Matt's research on robotic surgery was published in 2019 at Administrative Science Quarterly and Harvard Business Review, his related TED talk has over 1.9 million views, and his work on robotic telepresence was published in 2014 in Organization Science. He was selected in 2012 as a Human Robot Interaction Pioneer, and is a regular contributor to popular outlets such as Wired, MIT’s Technology Review, TechCrunch, Forbes, and Robohub. Matt also took a two-year hiatus from his doctoral studies to help found and fund Humatics, an MIT-connected, full-stack IoT startup.
“We need to start generating more narratives than what we have [on AI]. We now almost only have two dominant narratives. One is this scary, anxiety provoking, this automation is replacing us, we’re going to be jobless. The other one is we’re going to be stronger than who we are, we’re going to be augmented, wired with AI… I think we have to generate more narratives; reality is way more complex..”
Hila Lifshitz-Assaf is an Associate Professor of Information, Operations and Management Sciences at New York University Stern School of Business. She is also a faculty associate at Harvard University, at the Lab for innovation Science.
Hila’s research focuses on developing an in-depth empirical and theoretical understanding of the micro-foundations of scientific and technological innovation and knowledge creation processes in the digital age. She explores how the ability to innovate is being transformed, as well as the challenges and opportunities the transformation means for R&D organizations, professionals and their work. She conducted an in-depth 3-year longitudinal field study of NASA’s experimentation with open innovation online platforms and communities, resulting in a scientific breakthrough. This study received the best dissertation Grigor McClelland Award at the European Group for Organizational Studies (EGOS) 2015, Best Administrative Science Quarterly (ASQ) paper based on dissertation (2018) and Best published paper elected by organizational communication and information systems division of Academy of Management (2018).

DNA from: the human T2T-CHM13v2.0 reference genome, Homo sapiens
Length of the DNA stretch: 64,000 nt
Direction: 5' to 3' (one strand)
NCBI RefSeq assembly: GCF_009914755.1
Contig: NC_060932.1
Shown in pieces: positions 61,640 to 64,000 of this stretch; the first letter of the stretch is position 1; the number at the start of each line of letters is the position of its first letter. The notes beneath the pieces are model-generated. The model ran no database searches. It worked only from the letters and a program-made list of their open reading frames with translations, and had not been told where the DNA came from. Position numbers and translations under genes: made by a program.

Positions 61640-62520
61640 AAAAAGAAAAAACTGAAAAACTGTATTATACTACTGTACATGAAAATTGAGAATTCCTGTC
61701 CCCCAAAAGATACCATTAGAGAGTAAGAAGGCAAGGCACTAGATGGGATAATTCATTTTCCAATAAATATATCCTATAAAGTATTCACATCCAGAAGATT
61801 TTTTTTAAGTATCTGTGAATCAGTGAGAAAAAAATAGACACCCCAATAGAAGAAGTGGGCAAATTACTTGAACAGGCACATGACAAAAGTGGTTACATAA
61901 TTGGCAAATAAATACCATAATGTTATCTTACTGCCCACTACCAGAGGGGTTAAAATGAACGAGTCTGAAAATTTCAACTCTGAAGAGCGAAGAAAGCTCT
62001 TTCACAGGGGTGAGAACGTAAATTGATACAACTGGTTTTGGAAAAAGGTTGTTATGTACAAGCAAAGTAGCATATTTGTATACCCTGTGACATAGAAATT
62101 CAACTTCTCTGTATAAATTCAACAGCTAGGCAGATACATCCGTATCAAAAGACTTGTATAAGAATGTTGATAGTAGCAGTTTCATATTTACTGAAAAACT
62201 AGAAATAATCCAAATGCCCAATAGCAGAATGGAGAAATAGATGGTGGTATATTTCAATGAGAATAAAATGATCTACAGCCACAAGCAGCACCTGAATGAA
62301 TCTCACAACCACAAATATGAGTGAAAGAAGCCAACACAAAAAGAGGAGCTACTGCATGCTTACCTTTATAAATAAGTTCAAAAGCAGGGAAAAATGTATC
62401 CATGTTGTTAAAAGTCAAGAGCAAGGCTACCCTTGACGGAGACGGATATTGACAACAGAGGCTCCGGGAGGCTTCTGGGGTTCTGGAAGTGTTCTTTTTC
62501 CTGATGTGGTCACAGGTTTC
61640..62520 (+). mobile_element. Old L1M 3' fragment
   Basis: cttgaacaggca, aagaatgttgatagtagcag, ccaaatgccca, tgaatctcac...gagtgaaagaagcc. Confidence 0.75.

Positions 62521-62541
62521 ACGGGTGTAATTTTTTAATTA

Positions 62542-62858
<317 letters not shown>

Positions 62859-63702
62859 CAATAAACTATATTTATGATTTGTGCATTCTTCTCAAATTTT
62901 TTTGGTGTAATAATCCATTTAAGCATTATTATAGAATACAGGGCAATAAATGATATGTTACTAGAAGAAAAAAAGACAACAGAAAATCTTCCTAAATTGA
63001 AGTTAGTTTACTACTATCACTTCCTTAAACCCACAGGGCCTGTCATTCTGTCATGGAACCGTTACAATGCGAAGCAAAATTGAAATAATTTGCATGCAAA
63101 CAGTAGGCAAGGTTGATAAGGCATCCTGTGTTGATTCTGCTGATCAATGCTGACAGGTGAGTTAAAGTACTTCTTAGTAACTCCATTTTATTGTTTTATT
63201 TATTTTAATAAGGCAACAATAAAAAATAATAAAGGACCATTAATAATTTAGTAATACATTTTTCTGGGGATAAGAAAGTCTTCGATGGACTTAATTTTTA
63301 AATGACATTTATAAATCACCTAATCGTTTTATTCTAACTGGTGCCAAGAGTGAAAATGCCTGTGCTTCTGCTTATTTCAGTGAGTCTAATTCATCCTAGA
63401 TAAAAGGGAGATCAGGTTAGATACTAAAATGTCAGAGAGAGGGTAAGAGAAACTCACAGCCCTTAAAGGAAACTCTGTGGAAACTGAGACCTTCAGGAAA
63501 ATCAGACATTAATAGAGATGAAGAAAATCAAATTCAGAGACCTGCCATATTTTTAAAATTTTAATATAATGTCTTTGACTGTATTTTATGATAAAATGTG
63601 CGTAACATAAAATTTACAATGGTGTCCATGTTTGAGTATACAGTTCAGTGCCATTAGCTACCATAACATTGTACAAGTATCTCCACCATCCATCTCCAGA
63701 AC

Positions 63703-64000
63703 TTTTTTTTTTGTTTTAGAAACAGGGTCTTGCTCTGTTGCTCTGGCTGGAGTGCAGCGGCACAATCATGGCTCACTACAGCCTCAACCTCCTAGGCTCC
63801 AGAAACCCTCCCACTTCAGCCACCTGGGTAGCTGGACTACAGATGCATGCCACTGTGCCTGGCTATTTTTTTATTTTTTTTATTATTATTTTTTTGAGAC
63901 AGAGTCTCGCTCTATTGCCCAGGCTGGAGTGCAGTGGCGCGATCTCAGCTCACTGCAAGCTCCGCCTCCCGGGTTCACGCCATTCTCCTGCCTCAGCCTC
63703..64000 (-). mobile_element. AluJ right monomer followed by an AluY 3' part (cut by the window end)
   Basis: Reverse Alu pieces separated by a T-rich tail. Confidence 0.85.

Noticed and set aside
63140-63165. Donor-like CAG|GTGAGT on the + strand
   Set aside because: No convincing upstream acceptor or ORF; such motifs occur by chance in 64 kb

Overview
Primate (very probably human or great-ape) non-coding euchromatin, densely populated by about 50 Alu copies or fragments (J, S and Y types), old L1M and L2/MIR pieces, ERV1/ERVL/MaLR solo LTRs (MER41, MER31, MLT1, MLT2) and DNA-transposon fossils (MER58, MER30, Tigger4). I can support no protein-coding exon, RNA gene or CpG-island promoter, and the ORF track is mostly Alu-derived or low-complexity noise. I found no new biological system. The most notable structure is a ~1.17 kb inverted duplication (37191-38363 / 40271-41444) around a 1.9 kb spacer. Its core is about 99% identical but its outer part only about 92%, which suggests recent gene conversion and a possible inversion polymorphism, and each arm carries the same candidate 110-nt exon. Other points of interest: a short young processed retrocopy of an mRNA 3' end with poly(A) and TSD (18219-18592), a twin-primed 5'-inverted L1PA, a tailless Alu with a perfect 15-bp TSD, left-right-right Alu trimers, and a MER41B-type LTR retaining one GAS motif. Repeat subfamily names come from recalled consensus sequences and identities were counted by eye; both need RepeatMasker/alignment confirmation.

Hila investigates new forms of organizing for the production of scientific and technological innovation such as crowdsourcing, open source, open online innovation communities, Wikipedia, hackathons, makeathons, etc. Her work received the prestigious INSPIRE grant from the National Science Foundation and has been presented and taught at a variety of institutions including MIT, Harvard, Stanford, INSEAD, Wharton, London Business School, Bocconi, IESE, UCL, UT Austin, Columbia and Carnegie Mellon. Her work was recognized to have a strong impact on the industry; she received the Industry Studies Association Frank Giarrantani Rising Star award and the Industry Research Institute grant for research on R&D.
“Managers now have a lot more data and insight and possibility for surveillance. People don’t like to lose autonomy. When managers were not using heavy data systems to surveil, but to help workers learn how to measure their own decisions, the data became very empowering. Managerial control done to surveil is not effective.”
Melissa Valentine is an Associate Professor at Stanford University in the Management Science and Engineering Department, and co-director of the Center for Work, Technology, and Organization (WTO).
Melissa's research examines how new technologies change work and organizations. She conducts in-depth observational studies to develop new understanding about these changes. She has received several best paper awards for research and has been recognized with an NSF CAREER award. She holds a bachelor's degree from Stanford University, a master's degree from NYU, and a PhD from Harvard University.